Monthly Archives: March 2018

Successful Brits in Toronto: Ryan Wheeler

Ryan Wheeler

“Express yourself, create the space, you know you can win, don’t give up the chase. Beat the man, take him on, you never give up, it’s one on one!”

We put the call out for more Successful Brits in Toronto, and what do you know? Ryan Wheeler stepped up.

It took a few days to hear from him … but then the reason became clear with his reply: “Sorry guys, been off sick with some dreaded cold!”

So, after sending our thoughts and prayers to Ryan, we hassled him a bit more and got his answers to our deep questions below and the striking photo you see above. Looks like he’s pretty handy at football.

Let’s find out more …

What made you decide to choose Toronto as a city of choice? Did you plan a permanent move, or wanted to “try it for a while and see how it goes” and it turned out to be longer than planned?

It was a spur of the moment decision. My girlfriend and I had just gotten home from work, we were tired, grouchy and generally fed up of leaving work at 5:00 p.m. Not to mention the perpetual rain and overcast skies to really drive home the misery of a day.

One of our friends had moved here a year prior and we spent a while speaking with them on Messenger about their experiences. After this, we decided Toronto was the only option. Fortunately a week later the IEC visa was opening and we went about applying for that.

We had initially planned to stay for as long as the visa would run with an idea we would stay if we enjoyed our time, but we told family we were wanting to move here for good.

After our first year we decided being here permanently was what we wanted and we applied for permanent residency as soon as we were able to. Next stop, citizenship.

What steps did you take to land your first Toronto job? Did the infamous “Canadian experience” hinder you in any way?

Initially we waited for a month after landing before applying for any jobs. We wanted to take in the sights of the city and surrounding areas without the stress of work lingering over.

Once I had started sending my resume out, it was a slightly tedious process. I applied for several jobs daily. Editing cover letters and countless edits of my CV to match the job role without much reward.

Eventually I talked to a recruitment agency to see if they had anything open to matching my skill set and experience and they secured me an interview for a temporary position with a large insurance company with the chance to make it a permanent role at the end of the temporary period.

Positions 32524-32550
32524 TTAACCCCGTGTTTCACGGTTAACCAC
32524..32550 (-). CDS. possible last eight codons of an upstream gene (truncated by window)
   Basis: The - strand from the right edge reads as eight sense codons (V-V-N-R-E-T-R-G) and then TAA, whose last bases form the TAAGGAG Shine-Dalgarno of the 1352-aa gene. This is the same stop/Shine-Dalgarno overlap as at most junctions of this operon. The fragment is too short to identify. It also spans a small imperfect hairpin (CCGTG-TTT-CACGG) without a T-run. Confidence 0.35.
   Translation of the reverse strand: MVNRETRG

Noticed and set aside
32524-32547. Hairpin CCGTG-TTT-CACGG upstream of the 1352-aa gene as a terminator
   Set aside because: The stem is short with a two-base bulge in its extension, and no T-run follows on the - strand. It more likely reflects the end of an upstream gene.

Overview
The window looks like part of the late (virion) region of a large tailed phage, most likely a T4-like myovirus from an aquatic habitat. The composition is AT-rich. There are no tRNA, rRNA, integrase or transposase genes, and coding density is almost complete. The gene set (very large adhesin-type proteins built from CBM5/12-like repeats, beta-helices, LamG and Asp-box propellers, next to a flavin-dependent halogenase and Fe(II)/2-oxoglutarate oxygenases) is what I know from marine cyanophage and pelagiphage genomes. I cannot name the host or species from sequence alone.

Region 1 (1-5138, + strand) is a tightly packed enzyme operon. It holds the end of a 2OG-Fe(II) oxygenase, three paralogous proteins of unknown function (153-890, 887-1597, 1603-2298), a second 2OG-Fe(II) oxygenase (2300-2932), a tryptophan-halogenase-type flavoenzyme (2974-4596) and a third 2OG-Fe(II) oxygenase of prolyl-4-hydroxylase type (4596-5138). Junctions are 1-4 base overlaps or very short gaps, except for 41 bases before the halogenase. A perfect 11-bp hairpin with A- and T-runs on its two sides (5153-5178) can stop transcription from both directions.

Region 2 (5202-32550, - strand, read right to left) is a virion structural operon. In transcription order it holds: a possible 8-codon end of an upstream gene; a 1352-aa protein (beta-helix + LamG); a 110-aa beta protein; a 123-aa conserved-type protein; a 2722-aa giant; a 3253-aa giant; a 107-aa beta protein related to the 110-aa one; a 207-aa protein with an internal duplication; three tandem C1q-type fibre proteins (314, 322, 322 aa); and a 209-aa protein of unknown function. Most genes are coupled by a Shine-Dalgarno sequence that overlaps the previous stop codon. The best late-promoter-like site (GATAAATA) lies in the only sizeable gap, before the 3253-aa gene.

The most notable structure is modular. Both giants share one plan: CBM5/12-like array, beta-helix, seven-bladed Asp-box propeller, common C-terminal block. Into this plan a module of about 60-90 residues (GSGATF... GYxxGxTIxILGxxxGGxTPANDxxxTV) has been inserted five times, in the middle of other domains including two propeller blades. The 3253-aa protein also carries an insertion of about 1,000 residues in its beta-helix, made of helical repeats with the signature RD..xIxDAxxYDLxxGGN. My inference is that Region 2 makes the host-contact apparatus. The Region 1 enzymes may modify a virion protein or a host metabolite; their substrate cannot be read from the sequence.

After I went on this interview I got two more interviews with recruitment agencies themselves as a consultant. Must have been the British accent that enticed them to take a chance, haha.

I decided to take a position with a recruitment agency, as it was full time and a skilled position. Both of which were needed in applying for the coveted permanent residency.

What’s the best/worst aspects of living in Toronto?

It’s just a lovely city. The areas I’ve lived in and visited are all clean and friendly. There are little pockets of settled nationalities all over the place so you can go and experience something new often and as frequently as you want with a usually very accessible transit service.

The worst aspect of being in Toronto I’ve found so far is the period of time between late February to mid March. It’s a time where the weather goes from 12 degrees one day to -5 degrees over the next few days. So it really plays with my willingness to adapt to the cold. In the depth of winter at -30 degrees I can handle it, I know it’s going to be cold.

In the summer when it’s close to 35 degrees, I can deal with it, because I know it’s going to be warm. It’s just that little void between those dates that mean I can no longer handle it being 1 degree because two days ago it was 10 degrees and I was in shorts.

Do you make an effort to connect with other Brits in the city, or just meet them when chance allows it? Any recommended pubs/eateries/other places for homesick Brits to meet each other and network?